African American Narrative: The Meaning of Life!
As you know, I am a social scientist. However even before I became a social scientist, I had one burning thought, and that was what the meaning of life is? I always believed that if I could understand that simple thesis, I could master life…in other words I could find joy in all that I did. So, I recently ask scholars from around the country to share their definition for the meaning of life and here are some of their responses:
- “That is a good one…High expectations for all (and especially family members.”
- “civil and reciprocal behavior amongst each other.”
- “The Joy of Being with Others.”
- “Life means an opportunity to live, learn, love, and to become a seeker of its creator.”
However, for many of us, it is difficult to grasp the meaning of life because of the many harmful challenges that we have been forced to endure. I believe that if we could understand our human greatness our worth, we might find the meaning of life and place it in an easy to understand context “love your fellow human.” Our world history is a beautiful but very complex one. It is one of death, love and magnificent creations. If you would like to experience the meaning of life for one African as he transitioned from his homeland to America to become a slave, please continue and read the narrative below. Though slave trading started as early as 1482 or so, it was expanded exponentially in about 1650.
I am Kwame because I was born on a Saturday and my local surname is Dzidefo meaning courage. I am a healthy young man playing in the fields and a band of Portuguese capture me. They place me in chains. I am confused because we have been trading partners it seems forever. They take me to Elmina Castle near Acura Ghana better known today as the Gold coast.
The Portuguese are less interested in our gold because the plantations on the American mainland needed more labor to grow crops. Though it was never written, the migrates to the new world required Africans and their mores specifically because they were healthy, smart, strong with advanced customs. During that period Africans were making tools, building what was considered modern structures, and growing food to feed many. So, they came to the new world with the knowledge to farm tobacco, cotton, corn, and other crops. Yes, they were indeed more valuable than gold and that made slave trade priceless.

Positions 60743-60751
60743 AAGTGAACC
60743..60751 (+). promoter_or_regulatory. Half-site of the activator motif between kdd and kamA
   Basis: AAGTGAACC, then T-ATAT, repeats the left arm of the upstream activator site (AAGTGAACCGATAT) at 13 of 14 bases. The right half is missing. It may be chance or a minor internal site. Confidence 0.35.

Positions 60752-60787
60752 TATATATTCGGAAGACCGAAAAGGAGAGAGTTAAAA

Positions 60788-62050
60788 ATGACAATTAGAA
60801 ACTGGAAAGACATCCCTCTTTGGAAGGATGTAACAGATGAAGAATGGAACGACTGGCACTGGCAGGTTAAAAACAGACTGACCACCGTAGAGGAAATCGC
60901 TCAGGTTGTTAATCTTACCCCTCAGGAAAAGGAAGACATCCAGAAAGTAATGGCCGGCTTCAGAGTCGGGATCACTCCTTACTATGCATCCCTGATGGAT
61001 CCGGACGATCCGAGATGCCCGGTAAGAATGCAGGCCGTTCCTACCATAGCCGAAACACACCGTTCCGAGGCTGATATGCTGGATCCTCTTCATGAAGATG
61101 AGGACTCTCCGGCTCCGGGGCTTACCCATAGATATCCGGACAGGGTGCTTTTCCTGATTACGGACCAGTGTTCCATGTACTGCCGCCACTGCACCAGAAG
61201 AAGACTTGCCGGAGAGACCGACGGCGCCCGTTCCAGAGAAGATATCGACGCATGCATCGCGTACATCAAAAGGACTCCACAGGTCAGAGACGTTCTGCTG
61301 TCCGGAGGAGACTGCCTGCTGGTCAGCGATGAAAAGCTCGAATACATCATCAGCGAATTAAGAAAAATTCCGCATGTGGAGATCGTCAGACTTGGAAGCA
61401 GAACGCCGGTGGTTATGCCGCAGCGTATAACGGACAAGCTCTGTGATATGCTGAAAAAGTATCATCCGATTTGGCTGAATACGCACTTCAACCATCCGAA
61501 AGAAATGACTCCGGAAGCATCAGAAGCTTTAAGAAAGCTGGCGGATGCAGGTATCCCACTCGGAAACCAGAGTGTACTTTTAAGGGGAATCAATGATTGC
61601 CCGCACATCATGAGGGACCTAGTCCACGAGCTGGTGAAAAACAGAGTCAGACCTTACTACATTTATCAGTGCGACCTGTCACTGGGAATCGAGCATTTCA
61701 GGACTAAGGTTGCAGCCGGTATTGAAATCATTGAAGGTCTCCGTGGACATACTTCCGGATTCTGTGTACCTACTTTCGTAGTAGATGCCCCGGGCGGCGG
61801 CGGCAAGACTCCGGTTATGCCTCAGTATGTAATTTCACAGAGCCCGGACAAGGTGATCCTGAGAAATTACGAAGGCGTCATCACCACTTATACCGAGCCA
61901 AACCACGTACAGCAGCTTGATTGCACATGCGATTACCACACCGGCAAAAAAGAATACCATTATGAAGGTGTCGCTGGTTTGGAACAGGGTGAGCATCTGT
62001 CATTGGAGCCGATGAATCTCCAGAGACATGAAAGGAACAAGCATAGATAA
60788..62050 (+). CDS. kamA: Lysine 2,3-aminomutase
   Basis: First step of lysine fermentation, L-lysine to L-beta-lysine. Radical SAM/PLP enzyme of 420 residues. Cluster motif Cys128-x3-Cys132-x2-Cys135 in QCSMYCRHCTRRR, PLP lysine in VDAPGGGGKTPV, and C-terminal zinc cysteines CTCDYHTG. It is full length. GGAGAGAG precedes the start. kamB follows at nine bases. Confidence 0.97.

I am taken to Elmina Castle and placed in a small room with 600 other men. The room is maybe 12 by 48 or so. I could be housed there for weeks or months with little or no food to eat and buckets placed in the four corners for us to relieve ourselves. Finally, after a few weeks, my day has come, and I am led to the door of “NO RETURN.” I have heard of the horrors of the new world, and I am scared. I have been told about the harsh treatment of my fellow brothers and sisters and the many deaths of my loved ones.
Finally, I along with the survivors from the small room I am loaded onto the boat. I am saddened because I watched at least a third of my brothers die in that tiny room. As we are forced unto the ship, I watch many of my brothers and sisters jump into the ocean because they would rather die than go to the new world.
On the long journey to the new world, we have little food, and we are often beaten. Again, I am sad because I watch at least a 3rd of my brothers die and be tossed overboard because they could not or would not make the journey to the New World. As I drift off to sleep, I recall the things that I miss most…I wish for a bath, but most of all I miss cleaning and brushing my teeth.
We finally, make it to the New World, oh well about a 3rd of us made it to the New World to begin hard labor for six to seven days a week from sun up to sun down.
Folks only the strongest, smartest, and most creative Africans made the long trip from Africa alive, and many of you are the ancestors of those people, and there is nothing that you cannot achieve, I mean nothing. So, when you see or hear about great discoveries or advancements by African Americans don’t be surprised.
For example, it is not surprising that the world can eat because an African American developed crop rotation-enabling farmers to grow food seasonally, and refrigeration that could safely carry meats and other products across the country and the world. Don’t be surprised when you hear that an African American completed the first successful open-heart surgery or created the technique to remove cataracts keeping many of us with eyesight into our twilight years. Don’t be surprised when you hear that maybe a black man designed the plans for the White House and perhaps the supreme court building as well because there is substantial evidence to support that contention. Don’t be surprised to hear that a black man helped Steve Jobs create his first floppy disc, don’t be surprised when you read that the cells of a Black woman are responsible for assisting scientist in their discovery of cures for many deadly diseases. Don’t be surprised to learn that the idea for the phone was; yes, you guessed it that of a Black man. African Americans invented the stop light, many parts for the automobile, souls for your shoes, blood plasma, gas mask, many of the safety features in trains, parts for our rockets and calculation to help our astronauts travel safely in space.
Yes, we as all humans are indeed the blessed ones, and we are the meaning of life!